Kyle: I think the reason why we can sort of pull it off, is that all of our musical backgrounds are pretty extensive. I mean, I’ve been playing in band since I was 12, 13, drumline… and the music we play, is not super technical.

Allen: We’re not doing Rush covers.

Kyle: Yeah, exactly, it’s stuff that…you know it’s first chorus, it’s got a pattern, so obviously musicians understand that and what not. Most of the time if we’re gonna throw a new song in the set, we’ll just say –
Jordan: Everyone listen to this song, and we just play it.

Kyle: And we’ll listen to it.

Allen: Yeah, say there’s a big lead guitar part, we’ll be like “that would be cool for the horn section,” so we’ll just tell those guys, and maybe run it at sound check, maybe in a closet.

Kyle: (laughing) We’ve done that.

Allen: That’s another thing with weddings. We like to play the first dances live. It’s different. We have to learn up to 3 songs 14 times a year for a weekend, so if we learn something new, I mean everybody kind of knows what to look for; either Jordan or I will break it down with who should do what, or how we think we want to start it.

Kyle: And we have a lot of onstage cues too,

Allen: Tons of them

Kyle: Just visual cues.

Jordan: Well and that’s just being in a group as long as we have, we can throw somebody a look and they know what it means. We really lean on that too. I mean, it wasn’t until really recently. we’ll do a set list, which isn’t so much “we will play these songs in this order,” but it gives you that starting point.

Kyle: Like a catalog.

Jordan: Yeah, we really try to be in the moment, feel what song would work next.

Allen: Yeah, you run into…when you get bigger and spaced out, and then wearing these in-ears you can’t hear to talk. So you get a set list going, and it’s like you’ll roll through 5 or 6 songs, and you kind of realize what works, or what’s not going to work tonight, so then as you go through the rest of it you’re like “Hey skip this one” or “let’s do this one instead.”

Kyle: I honestly think some of the coolest moments I’ve been a part of this band, have been first dance songs, or some songs it’s literally the first time we’ve ever done it, and there’s just like – people do certain things and you’re just like “How did that work?”

Allen: The One Republic song at Icon.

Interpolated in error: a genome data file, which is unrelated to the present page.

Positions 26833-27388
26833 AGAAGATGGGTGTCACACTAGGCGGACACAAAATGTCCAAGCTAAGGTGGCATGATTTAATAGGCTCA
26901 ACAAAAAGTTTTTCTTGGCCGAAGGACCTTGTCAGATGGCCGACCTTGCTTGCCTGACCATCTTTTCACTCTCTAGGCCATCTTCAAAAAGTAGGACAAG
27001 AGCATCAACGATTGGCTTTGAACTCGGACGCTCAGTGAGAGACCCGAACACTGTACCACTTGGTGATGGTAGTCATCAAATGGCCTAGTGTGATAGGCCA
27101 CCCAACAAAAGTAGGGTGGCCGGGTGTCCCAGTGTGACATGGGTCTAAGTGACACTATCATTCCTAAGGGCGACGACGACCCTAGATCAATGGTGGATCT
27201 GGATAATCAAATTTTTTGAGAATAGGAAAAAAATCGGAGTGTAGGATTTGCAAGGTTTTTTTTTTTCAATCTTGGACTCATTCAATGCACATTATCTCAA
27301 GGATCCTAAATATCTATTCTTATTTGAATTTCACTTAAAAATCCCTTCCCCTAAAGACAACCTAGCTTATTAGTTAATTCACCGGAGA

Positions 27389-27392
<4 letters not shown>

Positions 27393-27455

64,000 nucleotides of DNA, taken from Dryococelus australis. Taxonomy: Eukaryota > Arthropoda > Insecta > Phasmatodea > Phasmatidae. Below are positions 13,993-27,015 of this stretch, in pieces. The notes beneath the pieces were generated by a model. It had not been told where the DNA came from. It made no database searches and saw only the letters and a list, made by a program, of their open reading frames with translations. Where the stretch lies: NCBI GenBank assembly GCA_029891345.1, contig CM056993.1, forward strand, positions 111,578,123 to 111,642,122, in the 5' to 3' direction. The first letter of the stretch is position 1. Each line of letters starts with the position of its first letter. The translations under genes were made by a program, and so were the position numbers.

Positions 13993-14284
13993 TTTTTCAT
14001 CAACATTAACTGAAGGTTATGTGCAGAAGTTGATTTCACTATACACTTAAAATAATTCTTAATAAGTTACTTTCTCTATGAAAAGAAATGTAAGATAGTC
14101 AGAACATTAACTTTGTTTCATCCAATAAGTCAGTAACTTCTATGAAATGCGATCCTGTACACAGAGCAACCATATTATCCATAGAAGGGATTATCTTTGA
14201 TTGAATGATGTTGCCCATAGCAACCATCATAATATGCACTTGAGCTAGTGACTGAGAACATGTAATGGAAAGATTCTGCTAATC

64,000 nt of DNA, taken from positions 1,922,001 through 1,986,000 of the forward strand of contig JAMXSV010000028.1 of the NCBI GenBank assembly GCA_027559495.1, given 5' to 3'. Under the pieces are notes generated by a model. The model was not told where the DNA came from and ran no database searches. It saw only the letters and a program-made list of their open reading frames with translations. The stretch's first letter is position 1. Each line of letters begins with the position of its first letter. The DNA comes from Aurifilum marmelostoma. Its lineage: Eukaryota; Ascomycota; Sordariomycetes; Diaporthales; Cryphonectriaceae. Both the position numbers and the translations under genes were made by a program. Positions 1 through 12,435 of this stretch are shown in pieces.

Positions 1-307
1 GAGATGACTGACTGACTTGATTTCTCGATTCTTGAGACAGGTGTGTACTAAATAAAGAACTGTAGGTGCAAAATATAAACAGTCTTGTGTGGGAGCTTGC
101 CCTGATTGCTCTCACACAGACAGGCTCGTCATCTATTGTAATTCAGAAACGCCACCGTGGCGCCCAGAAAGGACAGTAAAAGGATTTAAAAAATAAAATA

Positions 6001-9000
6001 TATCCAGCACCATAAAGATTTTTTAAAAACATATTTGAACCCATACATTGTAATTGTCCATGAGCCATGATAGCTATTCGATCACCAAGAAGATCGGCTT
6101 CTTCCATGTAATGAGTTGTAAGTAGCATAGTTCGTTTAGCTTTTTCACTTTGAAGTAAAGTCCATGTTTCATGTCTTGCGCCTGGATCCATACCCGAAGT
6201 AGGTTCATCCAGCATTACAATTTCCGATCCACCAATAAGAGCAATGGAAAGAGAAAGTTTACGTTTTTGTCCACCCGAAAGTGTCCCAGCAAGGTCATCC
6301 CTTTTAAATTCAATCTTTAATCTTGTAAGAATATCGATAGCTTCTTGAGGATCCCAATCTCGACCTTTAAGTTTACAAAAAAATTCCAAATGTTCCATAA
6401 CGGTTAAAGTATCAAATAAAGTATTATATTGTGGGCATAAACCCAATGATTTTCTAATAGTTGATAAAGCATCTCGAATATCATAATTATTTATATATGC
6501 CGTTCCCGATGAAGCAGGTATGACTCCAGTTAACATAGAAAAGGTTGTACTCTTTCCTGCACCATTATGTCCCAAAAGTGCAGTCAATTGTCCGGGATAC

Kyle: Oh yeah.

Allen: The dad of the bride picked the song, so we listened to it and I think sound check ran it, and created a horn part in that sound check. So then we go to play the song and there’s the bridge thing they did this “di di di di“ big build, and the bride had no idea what the song was, and it was – it couldn’t have gone better, and she’s just bawling. We’re all up there looking at each other like “Yeah!”

Kyle: It’s just cool, yeah, that’s what makes it cool.

Allen: But. Keep in mind, too, for every moment like that, we have to play “Butterfly Kisses.”

Kyle: Yeah, we’ve had some train wrecks, but really not too many considering… You know, you have a few drinks, you’re having a good time, and usually low pressure shows like bar situations, Allen’d be like “Well guys, never done this one before, but here we’re doing it.” And then we’d just do it.

Allen: We started taking more requests recently. I can’t remember the words to anything, whether I’ve written it or anybody else has, (laughter) but the melodies, pretty much once or twice I can remember the melody. Jordan remembers every word to every song that he’s ever heard. So, we were talking about looks, and his look to me was always “Really??” (laughter) So, now we brought the iPad, so short of Whitney Houston, there’s not much we’ll say no to.

Jordan: We’ll start getting people just wanting to hear a song over and over, and we’re like “alright fine.” So, everyone’s like (mimics typing on iPad) looking it up, “uh, 1, 2, 3, go.”

Kyle: You’ll get most shows, toward the end of the night, people will be drunk and very very, very persistent, to the point where if you don’t play it, you’ll just be yelled at for the entire song, through the song, so it’s like “OK.”

Allen: “This is for the bride’s father!!” I heard you…I don’t know it!

Kyle: Remember that one kid? What song was that?

Allen: uh, Piano Man.

Kyle: “PIANO MAN!” He’s literally screaming like right into his ear, “PIANO MAAAAAAN!” We’re like “dude, yeah, we got it, we got it.”

Allen: And you don’t want to be a dick, ‘cause you know, you’re in front of everybody.

Kyle: And you don’t know who it is, it’s probably the father of the bride’s, you know, son.

Allen: This group used to do once-a-week rehearsals; we’d drill everything, same way, every time, and it was REALLY tight. I mean, the mechanics and stuff were really good. But you just get burnt out, it’s hard to get excited to play a song for the 53 thousandth time. So that was one of the big things when we started at Cooper, we could create and move and change and fly, and we’re moving more towards that structured part now and tightening things up –

Kyle: Middle ground.